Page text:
MCN Columnists
Kim Voynar

By Kim Voynar Voynar@moviecitynews.com

Review: The Avengers



Warning: Potentially minor spoilers here, but nothing that should ruin anything for you. Still, if you want to be totally blind going in, come back after you’ve seen it.

Comic geeks can collectively sigh with deep relief: Joss Whedon has taken their beloved Avengers and given them back a well-directed, action-packed, brilliantly written film. Note that I say “film” and not “movie,” a distinction I don’t always make with genre films, but it’s worth making the point here that The Avengers is not just action-explosion-capes-and-tights-and-muscles popcorn fare. If you are a Marvel fan, a fan of The Avengers, and a fan of Joss Whedon’s style of writing-directing, you are pretty much guaranteed to walk out of The Avengers feeling supremely satisfied. I don’t know that it’s definitively “the greatest superhero ever” but it comes pretty damn close for me, particularly for the Marvel properties.

This is a smart, well-crafted superhero fare that’s worthy of its source material, while taking advantage of adapting to film to enhance its storytelling. And you might argue that the superhero bar was never very high to begin with, but Whedon certainly raises it here. While he doesn’t frame his shots with quite the meticulous frame-by-frame, religiously adherent comic panel precision Zack Snyder used in The Watchmen, Whedon brings a crisp, brisk, graphic novel feel to The Avengers in the composition of shots and especially the use of light and shadow, while maintaining a flow and energy Watchmen sometimes lacked. And before any of you rabid Marvel fans jump down my throat, I’m not trying to piss anyone off here by comparing Avengers to a DC adaptation. It’s just a reference to the composition of shots, and Whedon’s obvious love of the comic genre, not a debate about Marvel vs DC. (But for the record? Marvel, of course. No contest.)

You don’t want to know too many spoilers going in, do you? Suffice it to say the gang’s all here — well, part of the gang, anyhow: Nick Fury (Samuel L. Jackson), Iron Man/Tony Stark (Robert Downey Jr), The Hulk/Bruce Banner (Mark Ruffalo, my absolute favorite actor who’s ever played this role, someone give him a movie with Whedon writing-directing — pronto, please), Thor (Chris Hemsworth — I warmed up to him considerably here, he’s got a charm about him), Steve Rogers/Captain America (Chris Evans — ditto), Natasha Romanoff/Black Widow (Scarlett Johansson) and Hawkeye/Barton (Jeremy Renner).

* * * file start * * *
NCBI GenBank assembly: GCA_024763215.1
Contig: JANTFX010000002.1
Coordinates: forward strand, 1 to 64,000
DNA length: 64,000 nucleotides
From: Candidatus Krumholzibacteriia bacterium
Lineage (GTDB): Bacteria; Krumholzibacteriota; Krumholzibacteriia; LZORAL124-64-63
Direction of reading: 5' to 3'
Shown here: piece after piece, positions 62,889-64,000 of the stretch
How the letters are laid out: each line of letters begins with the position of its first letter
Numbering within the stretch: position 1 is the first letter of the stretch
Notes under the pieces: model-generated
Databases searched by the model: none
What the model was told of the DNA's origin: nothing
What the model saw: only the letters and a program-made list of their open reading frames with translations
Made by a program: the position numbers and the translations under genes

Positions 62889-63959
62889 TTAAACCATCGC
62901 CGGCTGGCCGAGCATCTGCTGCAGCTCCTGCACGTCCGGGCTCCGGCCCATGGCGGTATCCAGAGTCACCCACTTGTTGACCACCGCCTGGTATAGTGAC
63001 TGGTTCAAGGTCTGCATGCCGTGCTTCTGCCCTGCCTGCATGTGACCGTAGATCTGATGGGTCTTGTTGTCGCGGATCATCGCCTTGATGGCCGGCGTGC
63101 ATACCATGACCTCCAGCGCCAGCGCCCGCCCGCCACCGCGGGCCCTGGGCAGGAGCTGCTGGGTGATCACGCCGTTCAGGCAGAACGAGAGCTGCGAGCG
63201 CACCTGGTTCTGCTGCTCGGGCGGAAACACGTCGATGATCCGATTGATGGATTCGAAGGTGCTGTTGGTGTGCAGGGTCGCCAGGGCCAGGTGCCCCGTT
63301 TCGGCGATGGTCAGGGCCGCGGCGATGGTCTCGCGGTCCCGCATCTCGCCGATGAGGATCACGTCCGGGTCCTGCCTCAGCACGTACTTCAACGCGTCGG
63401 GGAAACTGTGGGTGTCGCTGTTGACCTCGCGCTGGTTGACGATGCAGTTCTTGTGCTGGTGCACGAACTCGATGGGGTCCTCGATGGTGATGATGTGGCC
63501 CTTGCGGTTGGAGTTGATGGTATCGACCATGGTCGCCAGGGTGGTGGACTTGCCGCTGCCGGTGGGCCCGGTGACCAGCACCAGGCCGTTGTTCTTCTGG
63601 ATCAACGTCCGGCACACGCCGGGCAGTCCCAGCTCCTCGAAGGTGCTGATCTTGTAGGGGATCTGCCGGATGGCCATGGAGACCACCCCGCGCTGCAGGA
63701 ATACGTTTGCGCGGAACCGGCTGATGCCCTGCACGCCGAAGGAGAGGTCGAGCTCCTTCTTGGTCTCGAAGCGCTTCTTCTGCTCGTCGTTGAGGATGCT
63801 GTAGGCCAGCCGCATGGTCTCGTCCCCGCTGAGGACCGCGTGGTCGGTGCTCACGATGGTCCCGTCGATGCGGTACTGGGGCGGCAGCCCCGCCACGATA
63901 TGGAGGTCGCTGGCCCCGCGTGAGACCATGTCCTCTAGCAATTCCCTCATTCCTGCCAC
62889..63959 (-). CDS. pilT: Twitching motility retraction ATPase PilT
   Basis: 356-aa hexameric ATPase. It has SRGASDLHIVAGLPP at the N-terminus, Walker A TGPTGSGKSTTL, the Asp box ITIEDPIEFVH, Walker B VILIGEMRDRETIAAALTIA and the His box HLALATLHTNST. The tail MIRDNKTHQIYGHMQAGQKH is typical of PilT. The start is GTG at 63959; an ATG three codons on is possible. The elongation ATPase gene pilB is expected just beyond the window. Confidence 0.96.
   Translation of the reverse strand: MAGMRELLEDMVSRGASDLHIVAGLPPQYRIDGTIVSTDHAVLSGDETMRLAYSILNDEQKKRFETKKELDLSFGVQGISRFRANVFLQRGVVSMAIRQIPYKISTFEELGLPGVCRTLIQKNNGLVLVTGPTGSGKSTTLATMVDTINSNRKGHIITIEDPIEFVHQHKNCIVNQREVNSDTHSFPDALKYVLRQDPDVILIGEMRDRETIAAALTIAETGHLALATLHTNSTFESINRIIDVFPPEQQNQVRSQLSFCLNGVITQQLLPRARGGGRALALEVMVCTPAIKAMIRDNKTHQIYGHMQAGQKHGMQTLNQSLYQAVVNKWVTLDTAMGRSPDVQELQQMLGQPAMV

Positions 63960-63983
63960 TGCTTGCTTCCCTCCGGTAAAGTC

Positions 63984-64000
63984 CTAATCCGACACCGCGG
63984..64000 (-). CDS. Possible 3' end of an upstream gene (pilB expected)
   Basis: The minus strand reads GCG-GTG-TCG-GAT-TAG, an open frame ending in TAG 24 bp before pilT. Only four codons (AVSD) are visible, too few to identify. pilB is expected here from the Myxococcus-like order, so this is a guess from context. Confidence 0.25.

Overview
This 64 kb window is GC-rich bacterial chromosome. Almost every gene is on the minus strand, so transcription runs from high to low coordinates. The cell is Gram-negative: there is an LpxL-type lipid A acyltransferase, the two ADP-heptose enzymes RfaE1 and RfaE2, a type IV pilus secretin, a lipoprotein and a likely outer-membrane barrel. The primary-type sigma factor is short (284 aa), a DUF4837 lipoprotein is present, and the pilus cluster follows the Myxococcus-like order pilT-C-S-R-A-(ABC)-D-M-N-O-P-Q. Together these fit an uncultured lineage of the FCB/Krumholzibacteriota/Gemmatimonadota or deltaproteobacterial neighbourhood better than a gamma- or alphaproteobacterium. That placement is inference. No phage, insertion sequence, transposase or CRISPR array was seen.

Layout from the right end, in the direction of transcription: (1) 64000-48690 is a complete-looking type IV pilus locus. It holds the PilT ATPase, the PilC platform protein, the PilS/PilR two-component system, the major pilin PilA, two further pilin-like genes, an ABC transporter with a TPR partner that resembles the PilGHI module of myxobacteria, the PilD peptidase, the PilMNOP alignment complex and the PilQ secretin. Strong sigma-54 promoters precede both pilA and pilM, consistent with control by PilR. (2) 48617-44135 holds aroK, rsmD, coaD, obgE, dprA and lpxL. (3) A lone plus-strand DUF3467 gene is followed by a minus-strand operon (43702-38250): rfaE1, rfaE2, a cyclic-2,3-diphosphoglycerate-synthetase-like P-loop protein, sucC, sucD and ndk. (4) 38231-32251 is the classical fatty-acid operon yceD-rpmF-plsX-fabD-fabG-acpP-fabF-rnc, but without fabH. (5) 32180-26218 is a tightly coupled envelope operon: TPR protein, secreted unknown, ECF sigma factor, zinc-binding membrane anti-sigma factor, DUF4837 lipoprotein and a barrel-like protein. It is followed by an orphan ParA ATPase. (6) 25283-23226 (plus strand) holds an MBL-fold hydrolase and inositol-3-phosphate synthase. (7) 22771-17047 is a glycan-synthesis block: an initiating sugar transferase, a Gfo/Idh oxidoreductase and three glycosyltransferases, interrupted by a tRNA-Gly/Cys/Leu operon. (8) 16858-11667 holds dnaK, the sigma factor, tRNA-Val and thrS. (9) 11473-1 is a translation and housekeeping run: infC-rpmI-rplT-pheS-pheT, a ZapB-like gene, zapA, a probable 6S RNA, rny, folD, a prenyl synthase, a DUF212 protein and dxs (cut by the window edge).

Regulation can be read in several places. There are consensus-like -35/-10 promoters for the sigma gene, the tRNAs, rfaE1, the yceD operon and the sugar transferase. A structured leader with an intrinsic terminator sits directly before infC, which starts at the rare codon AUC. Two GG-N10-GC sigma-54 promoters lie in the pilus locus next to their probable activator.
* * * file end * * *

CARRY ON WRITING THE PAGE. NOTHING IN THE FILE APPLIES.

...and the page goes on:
Basic setup: The Avengers are activated by Fury, head of S.H.I.E.L.D., in response to a missing tesseract and the presence of Loki (Tom Hiddleston), who’s seeking vengeance on his favored brother Thor by bringing war, death and destruction to Earth so he can rule over it while wearing those awesome curved horns and cackle manically at the puny humans. The Avengers’ plan to thwart Loki gets complicated when Thor shows up to bring down the hammer on his recalcitrant, rebellious brother while once again trying to reason nicely with him (ah, Thor, will you never learn?) But The Avengers have dibs on Loki, so to speak, so everyone’s gonna have to learn to hold hands, sing Kum-bah-yah, and teach the world to sing. Or, they could all just kick some ass, which turns out to be a lot more fun.

I can’t say with certainty whether a moviegoer with no knowledge of the source material will find it difficult to follow this film, but I imagine you could come into The Avengers with zero knowledge of any of these characters or their backstories and still be able to keep up enough to have an enjoyable experience. Knowing the characters, though, does allow you to pick up on the little hints dropped here and there, breadcrumbs of future storyline and character arc that makes The Avengers part of a greater whole, certainly more than just one action-packed, spangled costume-wearing spectacle. The action scenes are fast-paced but purposeful, and there are a couple of non-dialogue one-liner-punches that are pretty clever, but there’s also a flow to the talkier bits as well. Parts of the film might be a little too talky for some of the fanboys who just want to see “Hulk smash!” but for me, these scenes were some of the most entertaining in the film.